Memories can be made from the most unexpected situations

We all have our Memorial Day traditions, and all of them are much more important than mine.

For as long as I can remember, which gets further away each year, I’ve spent the weekend ahead of the holiday covering the Missouri State Track and Field Championships. Usually, this means a chance to relax a little on Sunday before work recapping the events on Memorial Day.
This past weekend ended up no exception, although this one might stick out a little more than usual.

A lengthy weather delay interrupted the Classes 3, 4 and 5 meets on Saturday, May 27 in Jefferson City, Mo. Lightning approached the area at about 12:30 p.m., bringing a halt to the proceedings at that point. Heavy rains and wind followed, leading officials to close the stadium for more than five hours.

When action resumed, I followed until the end of the day, watching Platte County junior Rebekah Geddes, Park Hill senior Papay Glaywulu and Park Hill’s 4x400-meter relay team of juniors Taiya Shelby and junior Jena Halbeck, sophomore Manuela Ngo Tonye Nyemeck and freshman Teresa Thomas win state championships. There’s plenty more on their stories in this week’s sports pages — the only ones in the area weekly dedicated to our five high schools in Platte County.

This story isn’t about them.

Instead, this is about the random memories this job creates when life throws you a curveball. Sometimes, you put on your poncho, gather your equipment and head to the predetermined storm safe spots.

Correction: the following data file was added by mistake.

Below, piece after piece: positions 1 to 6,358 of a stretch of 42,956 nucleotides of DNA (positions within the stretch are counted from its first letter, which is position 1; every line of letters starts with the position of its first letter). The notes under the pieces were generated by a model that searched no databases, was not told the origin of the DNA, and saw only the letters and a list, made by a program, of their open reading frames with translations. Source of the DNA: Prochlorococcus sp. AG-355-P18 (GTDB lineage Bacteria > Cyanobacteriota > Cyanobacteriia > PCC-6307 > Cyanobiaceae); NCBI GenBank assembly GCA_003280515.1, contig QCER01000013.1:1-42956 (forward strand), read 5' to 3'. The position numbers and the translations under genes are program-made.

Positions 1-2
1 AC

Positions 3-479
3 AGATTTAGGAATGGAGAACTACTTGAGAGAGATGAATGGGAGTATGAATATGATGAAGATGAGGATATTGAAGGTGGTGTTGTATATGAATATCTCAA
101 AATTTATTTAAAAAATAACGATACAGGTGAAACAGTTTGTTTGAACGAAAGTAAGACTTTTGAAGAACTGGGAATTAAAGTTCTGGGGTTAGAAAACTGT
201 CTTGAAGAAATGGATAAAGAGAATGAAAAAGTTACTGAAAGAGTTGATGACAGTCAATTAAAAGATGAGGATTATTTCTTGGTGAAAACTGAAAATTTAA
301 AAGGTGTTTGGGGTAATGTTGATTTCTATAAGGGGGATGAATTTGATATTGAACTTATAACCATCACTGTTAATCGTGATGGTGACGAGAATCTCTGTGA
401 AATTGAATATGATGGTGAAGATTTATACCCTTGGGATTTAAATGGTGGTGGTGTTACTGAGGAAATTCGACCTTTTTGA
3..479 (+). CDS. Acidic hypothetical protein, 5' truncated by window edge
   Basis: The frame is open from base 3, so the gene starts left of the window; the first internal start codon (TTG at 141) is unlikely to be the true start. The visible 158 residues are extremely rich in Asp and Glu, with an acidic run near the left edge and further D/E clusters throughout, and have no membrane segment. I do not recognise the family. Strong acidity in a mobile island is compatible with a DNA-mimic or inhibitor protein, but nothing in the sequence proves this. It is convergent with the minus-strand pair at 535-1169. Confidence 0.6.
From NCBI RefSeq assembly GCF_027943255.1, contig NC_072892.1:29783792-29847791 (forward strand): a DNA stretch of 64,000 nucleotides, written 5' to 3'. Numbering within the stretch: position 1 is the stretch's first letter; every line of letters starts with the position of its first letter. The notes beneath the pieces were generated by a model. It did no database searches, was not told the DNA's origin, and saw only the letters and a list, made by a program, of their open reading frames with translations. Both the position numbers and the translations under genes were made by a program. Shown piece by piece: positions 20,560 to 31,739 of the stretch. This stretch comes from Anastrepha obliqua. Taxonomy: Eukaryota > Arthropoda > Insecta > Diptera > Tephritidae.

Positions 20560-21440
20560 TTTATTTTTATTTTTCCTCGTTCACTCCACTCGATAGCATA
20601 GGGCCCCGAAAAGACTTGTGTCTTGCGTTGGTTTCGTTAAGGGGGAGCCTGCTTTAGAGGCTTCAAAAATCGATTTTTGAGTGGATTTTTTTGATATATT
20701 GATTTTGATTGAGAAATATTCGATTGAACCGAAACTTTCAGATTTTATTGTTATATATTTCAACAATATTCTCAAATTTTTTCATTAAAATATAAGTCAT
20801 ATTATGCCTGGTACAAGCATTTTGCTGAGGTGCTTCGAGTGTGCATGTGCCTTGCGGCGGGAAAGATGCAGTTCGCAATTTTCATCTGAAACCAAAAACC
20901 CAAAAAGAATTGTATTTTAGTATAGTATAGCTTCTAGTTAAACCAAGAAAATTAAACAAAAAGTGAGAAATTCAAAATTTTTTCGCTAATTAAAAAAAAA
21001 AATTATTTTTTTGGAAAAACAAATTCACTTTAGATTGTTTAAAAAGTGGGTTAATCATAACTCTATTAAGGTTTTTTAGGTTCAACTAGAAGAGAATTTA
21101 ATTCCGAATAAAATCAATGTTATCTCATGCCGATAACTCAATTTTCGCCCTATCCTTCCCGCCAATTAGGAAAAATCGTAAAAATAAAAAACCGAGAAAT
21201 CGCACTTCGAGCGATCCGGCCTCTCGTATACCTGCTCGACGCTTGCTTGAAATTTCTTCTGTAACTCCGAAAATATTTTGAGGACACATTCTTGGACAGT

Down there for work, I crammed into the building housing Jefferson City High School’s fieldhouse. Already cramped, I recognized a few students from Platte County and decided to stick with them a bit.

Hey, a little conversation doesn’t hurt, especially when you’re hoping the break ends up being short.

Shortly, I determined Dakota Schmidt, Evan Edwards, Jack Renner, Karleigh Wise, Alex Kelsey, Taylor Farr and Karoline Kilkenny had been separated from the team and coaches. The weather didn’t permit them to travel out looking to rejoin the ranks, so I offered to keep track of them while the storm passed.

We took up space in a cool stairwell and received a few stern warnings from custodial staff for occasionally cracking the door to check the outside status. I grew quite fond of my adopted Platte County track family in our hour together.

I even posted a picture to Twitter of the group to let family and friends know they were accounted for and safe. We truly have a community when you can have students and the local newspaper reporter to come together to pass a little time during an inclement weather situation.

Life is weird, you know?

Anyway, we were able to exit the building after about an hour and rejoin the wayward students with the team, as needed. Even the ones not competing or helping out stuck around to watch their classmates in what ended up a memorable weekend for Platte County athletics.

I moved on to a lonely (and sad) meal of Jack in the Box. I then passed the remaining time posting gifs to Twitter making jokes about what the remaining water-logged events could look like.

You know, like pole vault being represented by a miserably failed attempt of a man to use a log to jump over a river. Or the long jump being a disappearing act for a woman jumping off a chair into a seemingly endless pool of mud.

You know, real creative comedy. I even took requests.

When we returned to the track, I received ovations from both the Platte County and Park Hill track teams that I poked fun at with my tweet storm. Really makes you feel good to have any of your work recognized and appreciated.

On a holiday weekend filled with more work than fun, I found the humor in the little things. Thanks as always go out to the students and coaches who allow me to share — and occasionally be a part of — their memories.

Ross Martin is publisher of The Citizen. He may be reached via email at Follow him on Twitter: @Citizen_Ross.